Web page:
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Deanne Criswell, FEMA administrator (left), is seen sharing a status report at a meeting on Monday of her visit to Mayfield, Kentucky.Photo credit: FEMA
Deanne Criswell, FEMA administrator (left), is seen sharing a status report at a meeting on Monday of her visit to Mayfield, Kentucky.Photo credit: FEMA

FEMA chief warns severe storms are the 'new normal' with late outbreaks in December

The recent tornado in Kentucky is part of multiple late weather occurrences to hit during the holiday season.

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Late tornadoes are becoming more common across the U.S. during the winter months with experts advising the public to stay alert and prepare when a storm watch is issued.

Deanne Criswell, administrator of the Federal Emergency Management Agency (FEMA), told CNN on Sunday that large impacts from storms are more expected in 2021 due to climate change.

"The effects we are seeing of climate change are the crisis of our generation. We're taking a lot of efforts at FEMA to work with communities to help reduce the impacts,” said Criswell. “This is going to be our new normal."

Tornado outbreaks, like the storms to hit Southeastern states last week, are predicted to often occur during the first half of the year, early spring into summer.

Meteorologists consider the devastating impact to take place in Mayfield, KY on Friday a ‘rare’ occurrence. In which resulted in a weekend of tornadoes across the central U.S.

One major factor that contributes to these violent storms is the unusual heat in months otherwise cold and quiet.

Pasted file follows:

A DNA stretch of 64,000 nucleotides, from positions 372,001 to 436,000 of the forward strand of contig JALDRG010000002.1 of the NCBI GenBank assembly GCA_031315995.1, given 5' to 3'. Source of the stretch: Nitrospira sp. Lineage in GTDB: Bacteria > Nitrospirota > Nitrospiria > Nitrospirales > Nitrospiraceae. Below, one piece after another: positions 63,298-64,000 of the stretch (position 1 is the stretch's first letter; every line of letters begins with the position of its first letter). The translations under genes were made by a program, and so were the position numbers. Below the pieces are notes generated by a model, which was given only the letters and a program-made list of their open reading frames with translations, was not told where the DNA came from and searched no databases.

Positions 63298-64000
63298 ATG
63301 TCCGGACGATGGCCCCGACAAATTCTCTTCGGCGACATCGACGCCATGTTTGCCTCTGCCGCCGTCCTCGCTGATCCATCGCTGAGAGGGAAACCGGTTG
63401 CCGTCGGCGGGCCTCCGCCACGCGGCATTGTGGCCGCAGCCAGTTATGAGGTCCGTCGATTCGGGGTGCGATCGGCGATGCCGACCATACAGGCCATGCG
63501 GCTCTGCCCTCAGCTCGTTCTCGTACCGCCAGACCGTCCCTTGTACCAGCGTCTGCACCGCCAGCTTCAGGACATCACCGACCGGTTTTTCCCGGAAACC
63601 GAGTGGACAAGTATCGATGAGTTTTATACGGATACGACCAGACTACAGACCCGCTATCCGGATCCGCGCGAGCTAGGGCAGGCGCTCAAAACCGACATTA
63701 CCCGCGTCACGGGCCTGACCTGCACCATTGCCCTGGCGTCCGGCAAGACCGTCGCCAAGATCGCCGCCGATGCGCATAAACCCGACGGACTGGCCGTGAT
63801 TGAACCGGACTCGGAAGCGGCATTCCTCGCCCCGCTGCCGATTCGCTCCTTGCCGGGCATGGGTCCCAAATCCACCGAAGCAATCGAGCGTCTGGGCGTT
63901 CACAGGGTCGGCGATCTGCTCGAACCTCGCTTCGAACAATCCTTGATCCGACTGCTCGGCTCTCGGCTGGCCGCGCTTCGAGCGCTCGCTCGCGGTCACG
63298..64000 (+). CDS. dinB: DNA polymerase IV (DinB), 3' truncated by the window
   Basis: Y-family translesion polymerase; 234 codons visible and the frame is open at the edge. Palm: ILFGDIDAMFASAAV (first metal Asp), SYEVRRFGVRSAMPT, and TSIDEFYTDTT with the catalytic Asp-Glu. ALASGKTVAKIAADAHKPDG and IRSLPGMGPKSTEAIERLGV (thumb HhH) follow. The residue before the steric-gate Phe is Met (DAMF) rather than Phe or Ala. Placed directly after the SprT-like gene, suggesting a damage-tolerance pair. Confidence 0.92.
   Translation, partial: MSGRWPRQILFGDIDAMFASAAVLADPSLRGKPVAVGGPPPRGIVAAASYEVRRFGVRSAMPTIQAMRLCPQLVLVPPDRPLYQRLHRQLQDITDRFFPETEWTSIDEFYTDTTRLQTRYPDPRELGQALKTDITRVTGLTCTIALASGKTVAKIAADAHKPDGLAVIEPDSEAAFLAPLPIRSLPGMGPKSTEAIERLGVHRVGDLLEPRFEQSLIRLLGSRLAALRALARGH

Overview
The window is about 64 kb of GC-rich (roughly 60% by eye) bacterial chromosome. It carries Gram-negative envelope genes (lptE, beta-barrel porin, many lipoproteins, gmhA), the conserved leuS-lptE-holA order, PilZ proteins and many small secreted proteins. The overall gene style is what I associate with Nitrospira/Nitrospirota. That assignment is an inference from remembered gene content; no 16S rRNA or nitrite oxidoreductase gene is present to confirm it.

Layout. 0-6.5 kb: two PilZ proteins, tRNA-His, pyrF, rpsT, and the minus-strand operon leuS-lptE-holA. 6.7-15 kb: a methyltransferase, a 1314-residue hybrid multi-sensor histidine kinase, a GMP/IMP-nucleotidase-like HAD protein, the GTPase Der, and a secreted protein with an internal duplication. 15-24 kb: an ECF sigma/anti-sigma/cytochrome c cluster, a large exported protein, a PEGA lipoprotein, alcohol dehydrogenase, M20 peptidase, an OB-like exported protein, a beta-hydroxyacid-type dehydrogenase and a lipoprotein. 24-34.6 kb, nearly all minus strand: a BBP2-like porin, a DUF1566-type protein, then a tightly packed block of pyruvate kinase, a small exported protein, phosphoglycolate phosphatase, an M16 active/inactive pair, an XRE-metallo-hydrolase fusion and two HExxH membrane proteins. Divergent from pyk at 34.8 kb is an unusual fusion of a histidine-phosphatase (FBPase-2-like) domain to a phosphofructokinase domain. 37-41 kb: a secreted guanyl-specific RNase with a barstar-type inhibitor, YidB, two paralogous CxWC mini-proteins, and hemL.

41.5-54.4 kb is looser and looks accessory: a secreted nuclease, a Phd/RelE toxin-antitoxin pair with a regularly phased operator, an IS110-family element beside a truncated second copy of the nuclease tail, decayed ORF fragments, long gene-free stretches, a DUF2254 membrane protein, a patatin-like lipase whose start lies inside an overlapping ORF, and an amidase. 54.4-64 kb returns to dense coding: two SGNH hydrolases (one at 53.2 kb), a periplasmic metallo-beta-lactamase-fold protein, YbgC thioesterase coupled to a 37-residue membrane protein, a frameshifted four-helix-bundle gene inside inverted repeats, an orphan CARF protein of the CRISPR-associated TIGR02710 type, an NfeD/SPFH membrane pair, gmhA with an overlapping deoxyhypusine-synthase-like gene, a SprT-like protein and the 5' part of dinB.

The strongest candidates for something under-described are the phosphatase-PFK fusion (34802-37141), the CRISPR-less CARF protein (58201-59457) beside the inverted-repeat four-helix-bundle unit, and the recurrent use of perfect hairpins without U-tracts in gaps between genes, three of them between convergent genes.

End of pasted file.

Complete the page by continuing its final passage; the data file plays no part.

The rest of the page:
According to Accuweather, “an average of two dozen or so tornadoes are reported in the United States during the month of December.” Yet, recent reports show more outbreaks that are starting to move further north.

A graph posted on the Storm Prediction Center of the National Weather Service website highlighted states that had the most tornado watches in 2021.

 

As of the morning of Dec. 13, the amount of total lives lost in Kentucky is still undetermined. Gov. Andy Beshear believes the state’s death toll could be about 50, after stating it could be up to 100 people on Sunday.

The Courier Journal newspaper in Louisville, KY reported a number of tornado warnings issued by the National Weather Service hours before the natural disaster struck. But the storm swept through the states at an alarming speed, leaving little time to find shelter.

Tornado warning lead time, the time between when a warning is given and a storm hits, remains an ongoing conversation by the weather service hoping to increase the current time from nine minutes to 13 minutes to alert areas.

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